Vivian Djokotoe, this year’s recipient of the Mario and Alma Pastega Excellence in Teaching Award, says she has been lucky through every stage of her life. Although she’s certainly been the benefactor of Fortune’s smile many times, however, it’s clear that good ol’ hard work deserves the lion’s share of credit for her success.
Djokotoe is a native of Ghana, a nation on the western coast of Africa. She was sent off to boarding school at the age of 11, which was the norm for educated families in the former British colony.
“It’s something we looked forward to because it was the first time you are actually away from home,” she recalled. “You enjoy the independence. Your parents give you responsibilities for the first time.”
Her next step was attending the University of Ghana, which was no easy feat. The entrance requirements were extremely strenuous and the acceptance rate very low.
“We were lucky. I was born by educated parents,” she explained. “My mom was the first woman from all of northern Ghana to go to the University of Ghana. I grew up with that example in my house. There was no way I couldn’t have gone to university.”
It was the stark truth that all Ghanaians weren’t afforded basics such as an education that served as an eye opener and motivator during Djokotoe’s undergrad years. She spent a required internship working with street children and found her calling.
“That exposed me to a world I never knew about,” she said. “So part of it was the shock of it all. I thought everyone was sa privileged as I was. I thought everyone could at least go to school. So I was really shocked when I saw the street kids, and I knew right away that’s what I wanted to do.”
She was supposed to get her degree in social work in 1993, but the university faculty went on strike. She decided to follow her sister, who’d been recruited as a track athlete, to Western Oregon University.
Djokotoe earned her degree in Social Science with a Political Science minor in 1997. She moved to Oregon State University for her masters and doctorate, still with the intention of going back to Ghana.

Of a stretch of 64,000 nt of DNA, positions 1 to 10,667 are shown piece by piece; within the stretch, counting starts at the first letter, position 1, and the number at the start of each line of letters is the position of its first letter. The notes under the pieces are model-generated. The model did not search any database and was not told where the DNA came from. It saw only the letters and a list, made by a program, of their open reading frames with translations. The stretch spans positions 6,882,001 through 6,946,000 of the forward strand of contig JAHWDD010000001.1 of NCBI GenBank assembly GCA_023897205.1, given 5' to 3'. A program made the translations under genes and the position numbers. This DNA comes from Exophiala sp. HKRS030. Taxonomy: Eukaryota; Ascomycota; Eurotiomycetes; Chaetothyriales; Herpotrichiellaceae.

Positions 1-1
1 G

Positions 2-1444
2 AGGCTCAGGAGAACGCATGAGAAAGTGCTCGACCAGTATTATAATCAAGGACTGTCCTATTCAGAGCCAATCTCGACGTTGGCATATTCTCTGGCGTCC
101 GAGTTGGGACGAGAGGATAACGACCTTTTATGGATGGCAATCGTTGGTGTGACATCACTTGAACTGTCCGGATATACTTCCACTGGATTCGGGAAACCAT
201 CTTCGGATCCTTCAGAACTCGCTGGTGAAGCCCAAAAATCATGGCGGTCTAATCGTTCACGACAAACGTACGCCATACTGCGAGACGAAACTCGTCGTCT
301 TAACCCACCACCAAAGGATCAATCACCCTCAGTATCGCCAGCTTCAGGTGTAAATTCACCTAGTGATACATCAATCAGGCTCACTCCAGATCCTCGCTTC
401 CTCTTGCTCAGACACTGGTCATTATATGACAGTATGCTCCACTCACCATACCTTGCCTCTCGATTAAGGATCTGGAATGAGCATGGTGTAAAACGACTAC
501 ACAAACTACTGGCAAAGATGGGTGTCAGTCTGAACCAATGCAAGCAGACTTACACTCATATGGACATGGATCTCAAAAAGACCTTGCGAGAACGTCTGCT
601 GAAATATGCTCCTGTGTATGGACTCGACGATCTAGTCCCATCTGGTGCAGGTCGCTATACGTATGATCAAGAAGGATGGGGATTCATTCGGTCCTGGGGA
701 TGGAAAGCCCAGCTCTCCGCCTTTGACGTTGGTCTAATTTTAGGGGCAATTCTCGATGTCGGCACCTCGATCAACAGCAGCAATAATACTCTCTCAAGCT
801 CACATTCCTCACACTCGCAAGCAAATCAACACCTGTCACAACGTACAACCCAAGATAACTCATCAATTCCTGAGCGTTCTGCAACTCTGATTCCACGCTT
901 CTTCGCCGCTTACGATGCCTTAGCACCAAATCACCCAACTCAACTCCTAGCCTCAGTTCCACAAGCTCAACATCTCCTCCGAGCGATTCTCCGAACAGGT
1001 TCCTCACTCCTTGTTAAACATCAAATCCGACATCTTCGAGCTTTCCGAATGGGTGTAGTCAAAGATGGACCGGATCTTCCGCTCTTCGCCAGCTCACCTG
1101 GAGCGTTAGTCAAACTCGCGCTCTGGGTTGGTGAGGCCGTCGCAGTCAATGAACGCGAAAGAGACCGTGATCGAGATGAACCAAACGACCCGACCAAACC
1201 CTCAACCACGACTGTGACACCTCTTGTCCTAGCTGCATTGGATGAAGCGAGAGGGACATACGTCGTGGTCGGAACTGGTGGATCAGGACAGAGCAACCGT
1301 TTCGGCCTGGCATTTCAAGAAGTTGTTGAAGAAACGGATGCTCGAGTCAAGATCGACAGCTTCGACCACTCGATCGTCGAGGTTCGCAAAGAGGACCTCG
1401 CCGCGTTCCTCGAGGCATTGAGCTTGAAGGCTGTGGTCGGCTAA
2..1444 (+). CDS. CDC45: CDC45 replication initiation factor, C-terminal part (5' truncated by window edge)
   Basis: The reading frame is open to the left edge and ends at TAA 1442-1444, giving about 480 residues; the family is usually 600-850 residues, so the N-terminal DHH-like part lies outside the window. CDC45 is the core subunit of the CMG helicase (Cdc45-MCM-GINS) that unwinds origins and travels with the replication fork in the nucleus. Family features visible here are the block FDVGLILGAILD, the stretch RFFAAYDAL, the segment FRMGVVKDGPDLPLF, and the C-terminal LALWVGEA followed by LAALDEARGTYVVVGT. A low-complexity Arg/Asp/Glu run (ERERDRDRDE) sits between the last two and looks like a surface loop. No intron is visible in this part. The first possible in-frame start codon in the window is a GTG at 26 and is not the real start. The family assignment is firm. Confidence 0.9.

“When it came to my academics, it was like tunnel vision,” she said. “I had to get a Ph.D. before I could stop going to school. But never in a million years did I think I was going to remain in this country.”
On a whim, she applied for a Criminal Justice position at WOU in 2004. She knew from her time as a graduate teaching assistant that she enjoyed leading a classroom. Despite her commitment to working directly with kids in poverty, she was beginning to see that her talents could be used in a different—but equally valuable—capacity.
“People always ask me ‘What is the secret between you and your students? You teach the classes that should be hated, and you make it interesting,’” she said. “Why I have found fulfillment in this is because I see my students as people. It’s my job to humanize the experience, to personalize it so we see beyond difference and beyond any hurdles so we see we are in this together.”
She’s honored that her colleagues on campus put her name forward for the award but downplays the idea that she’s doing anything out of the ordinary. She just feels she’s finally doing what she’s meant to do.
“When I get an award saying I’m a good teacher, that is an award that means everything to me because to me, I’m actually living my life’s purpose. I feel like this is it. I don’t know that I’ll ever do anything apart from teaching, from imparting knowledge.”
The Mario and Alma Pastega Award for Excellence in Teaching honors a full-time faculty member who demonstrates excellence in teaching and relationships with students, both in and out of the classroom. Once nominees are received, a screening committee submits a list of finalists to the president, who then chooses the recipient.